• Post New Message
You're browsing the GameFAQs Message Boards as a guest. Sign Up for free (or Log In if you already have an account) to be able to post messages, change how messages are displayed, and view media in posts.
  1. Boards
  2. Super Metroid
  3. I Truly Don't Understand The Hype

User Info: ZexxCrine

ZexxCrine
1 month ago#1
By no means is this a bad game. Unlike the topic directly below me at time of writing, I genuinely wish to have discussion. Please keep an open mind as I will as this topic goes on.

First some good things.
This game was clearly a marvel for its time
The environmental design and music are fantastic
The final sequence of the game is phenomenal
This game is incredibly good at tuutorializing its mechanics without making a tutorial.

Now for the fun part. I played this game with a friend in preparation for dread. It was both our first times playing Super Metroid. He came out of the experience hating super Metroid and thinking it was a genuinely bad game. I disagree, but I cant say I dont share some of his opinions. I have no real intention of ever coming back to play super Metroid, and most of my enjoyment of the game was derived from laughing at the games expense. Hopefully I can articulate some points that make me feel this way.

1.the controls.
the controls are definitely serviceable and don’t hinder the game. However, they have not aged exceptionally well. Samus is very heavy in super Metroid while at the same time being light as a feather in the air. Every grounded movement is slow to start and slidey making samus feel like the bottom of her shoes are buttered. The jumping controls make sense conceptually, but fail mechanically often times. If you jump without moving you get the normal jump. You have more control over this jump but you dont move too far horizontally. If you jump while moving you get the flipping jump which has more horizontal momentum, but slightly less control. Yet sometimes for absolutely no reason a flipping jump can become a standard jump. This is a real problem if you try to learn to wall jump which is its own problem due to having to hold the opposite direction and THEN press jump which is just a feels bad but as it isn’t required to complete the game, i dont really have further complaints about it. Unflipping also becomes an issue later in the game when you get the screw attack and infinite jump ability..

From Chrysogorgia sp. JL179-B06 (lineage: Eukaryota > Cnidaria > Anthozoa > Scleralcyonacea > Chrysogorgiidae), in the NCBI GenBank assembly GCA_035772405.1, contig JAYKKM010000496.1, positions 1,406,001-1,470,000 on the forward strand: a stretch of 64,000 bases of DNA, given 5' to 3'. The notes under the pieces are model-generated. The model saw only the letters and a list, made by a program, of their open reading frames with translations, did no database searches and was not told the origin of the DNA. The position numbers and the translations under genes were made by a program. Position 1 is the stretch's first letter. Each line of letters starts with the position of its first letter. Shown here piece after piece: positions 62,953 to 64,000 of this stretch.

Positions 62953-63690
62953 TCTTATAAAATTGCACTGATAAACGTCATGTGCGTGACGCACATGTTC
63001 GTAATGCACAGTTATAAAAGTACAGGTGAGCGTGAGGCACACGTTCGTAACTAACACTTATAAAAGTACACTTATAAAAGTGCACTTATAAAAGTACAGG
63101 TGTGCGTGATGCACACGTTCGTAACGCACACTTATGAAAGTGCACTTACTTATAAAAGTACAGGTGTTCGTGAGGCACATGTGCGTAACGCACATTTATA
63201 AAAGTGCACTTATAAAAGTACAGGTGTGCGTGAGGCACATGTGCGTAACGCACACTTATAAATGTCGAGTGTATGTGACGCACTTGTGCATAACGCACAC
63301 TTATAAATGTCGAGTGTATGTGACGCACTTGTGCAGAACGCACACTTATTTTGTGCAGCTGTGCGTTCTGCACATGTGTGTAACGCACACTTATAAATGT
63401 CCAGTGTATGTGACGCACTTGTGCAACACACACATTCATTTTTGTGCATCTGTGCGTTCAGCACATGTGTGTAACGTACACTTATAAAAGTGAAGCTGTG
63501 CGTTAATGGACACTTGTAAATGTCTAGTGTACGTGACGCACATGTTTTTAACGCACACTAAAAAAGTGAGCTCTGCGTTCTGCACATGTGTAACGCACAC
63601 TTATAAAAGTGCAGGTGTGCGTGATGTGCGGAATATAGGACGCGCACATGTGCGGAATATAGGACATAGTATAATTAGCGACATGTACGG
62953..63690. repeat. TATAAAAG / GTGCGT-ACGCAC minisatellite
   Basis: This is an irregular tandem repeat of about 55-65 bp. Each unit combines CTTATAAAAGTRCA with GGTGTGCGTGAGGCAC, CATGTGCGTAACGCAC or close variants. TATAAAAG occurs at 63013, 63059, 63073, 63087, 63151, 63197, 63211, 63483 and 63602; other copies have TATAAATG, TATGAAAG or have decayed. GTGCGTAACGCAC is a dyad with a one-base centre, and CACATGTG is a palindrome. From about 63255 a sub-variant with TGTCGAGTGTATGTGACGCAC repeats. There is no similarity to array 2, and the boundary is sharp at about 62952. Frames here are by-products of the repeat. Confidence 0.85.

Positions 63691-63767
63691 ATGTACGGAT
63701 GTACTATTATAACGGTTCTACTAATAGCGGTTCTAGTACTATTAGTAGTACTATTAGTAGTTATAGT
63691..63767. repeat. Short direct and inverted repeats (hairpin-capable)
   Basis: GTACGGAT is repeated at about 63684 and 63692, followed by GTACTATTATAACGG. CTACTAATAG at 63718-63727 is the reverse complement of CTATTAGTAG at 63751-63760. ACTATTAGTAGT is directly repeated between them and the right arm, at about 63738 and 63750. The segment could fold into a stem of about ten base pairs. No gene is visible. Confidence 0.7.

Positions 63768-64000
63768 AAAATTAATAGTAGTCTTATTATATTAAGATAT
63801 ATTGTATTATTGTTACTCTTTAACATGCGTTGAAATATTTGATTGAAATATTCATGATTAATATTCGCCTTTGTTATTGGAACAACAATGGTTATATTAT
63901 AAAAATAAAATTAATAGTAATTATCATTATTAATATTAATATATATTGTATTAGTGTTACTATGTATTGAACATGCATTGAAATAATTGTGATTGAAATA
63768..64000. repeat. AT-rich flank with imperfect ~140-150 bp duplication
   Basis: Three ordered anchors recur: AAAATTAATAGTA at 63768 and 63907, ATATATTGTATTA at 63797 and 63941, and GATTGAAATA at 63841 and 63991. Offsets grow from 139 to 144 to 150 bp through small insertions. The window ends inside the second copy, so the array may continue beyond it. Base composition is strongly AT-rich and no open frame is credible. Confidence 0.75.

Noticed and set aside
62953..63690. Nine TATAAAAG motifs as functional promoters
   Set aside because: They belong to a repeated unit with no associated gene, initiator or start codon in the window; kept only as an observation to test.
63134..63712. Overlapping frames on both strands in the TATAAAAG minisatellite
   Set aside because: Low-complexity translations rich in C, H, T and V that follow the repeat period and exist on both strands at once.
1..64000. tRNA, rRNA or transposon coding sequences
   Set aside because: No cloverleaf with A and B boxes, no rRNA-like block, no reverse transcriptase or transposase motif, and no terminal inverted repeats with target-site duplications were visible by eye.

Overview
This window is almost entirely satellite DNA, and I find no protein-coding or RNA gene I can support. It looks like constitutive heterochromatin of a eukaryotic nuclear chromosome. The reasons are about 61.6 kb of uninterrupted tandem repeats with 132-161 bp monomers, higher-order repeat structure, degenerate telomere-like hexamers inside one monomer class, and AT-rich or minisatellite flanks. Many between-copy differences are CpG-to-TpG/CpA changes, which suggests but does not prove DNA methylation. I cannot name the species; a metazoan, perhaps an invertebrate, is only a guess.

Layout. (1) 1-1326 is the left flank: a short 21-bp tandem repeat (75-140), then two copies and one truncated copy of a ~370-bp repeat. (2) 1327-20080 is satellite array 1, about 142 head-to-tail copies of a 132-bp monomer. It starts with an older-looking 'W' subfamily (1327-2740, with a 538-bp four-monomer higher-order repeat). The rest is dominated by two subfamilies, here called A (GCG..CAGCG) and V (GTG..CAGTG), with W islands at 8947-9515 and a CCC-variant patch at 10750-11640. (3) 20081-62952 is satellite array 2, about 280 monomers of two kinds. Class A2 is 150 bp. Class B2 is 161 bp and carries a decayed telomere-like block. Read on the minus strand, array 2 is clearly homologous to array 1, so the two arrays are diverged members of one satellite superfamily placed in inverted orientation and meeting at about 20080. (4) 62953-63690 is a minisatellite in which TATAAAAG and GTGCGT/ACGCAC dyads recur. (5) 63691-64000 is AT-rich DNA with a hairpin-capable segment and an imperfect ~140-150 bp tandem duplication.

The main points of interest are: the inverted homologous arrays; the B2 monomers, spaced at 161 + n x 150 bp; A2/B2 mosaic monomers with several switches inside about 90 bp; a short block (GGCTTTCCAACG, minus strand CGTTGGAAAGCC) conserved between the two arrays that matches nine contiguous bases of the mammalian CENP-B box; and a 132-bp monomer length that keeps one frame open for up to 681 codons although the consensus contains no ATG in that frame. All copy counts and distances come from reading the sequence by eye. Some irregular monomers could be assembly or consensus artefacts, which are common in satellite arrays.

next up is weapon swapping. At first it is absolutely fine, then as you continue to play the game it becomes exceedingly tedious. Lemme just press select 4 times for the grapple beam when I need it. Whoops I wanted super misses but I pressed select 3 times in the middle of this boss fight. I now have to either press select 5 more times or i have to press a button to reset and then press select twice. This becomes a big issue once you have the scanner. If you are a meticulous person like we were and you dont know where everything is, you will be scanning dead ends and rooms in general. To do that you need to press select 5 times. You could stay on scanner for general exploration except that the scanner deletes your ability to dash so you have to swap it on and off or you have to get where your going at walking speed hoping you dont need to dash wherever you are going.

2.Pay Your Taxes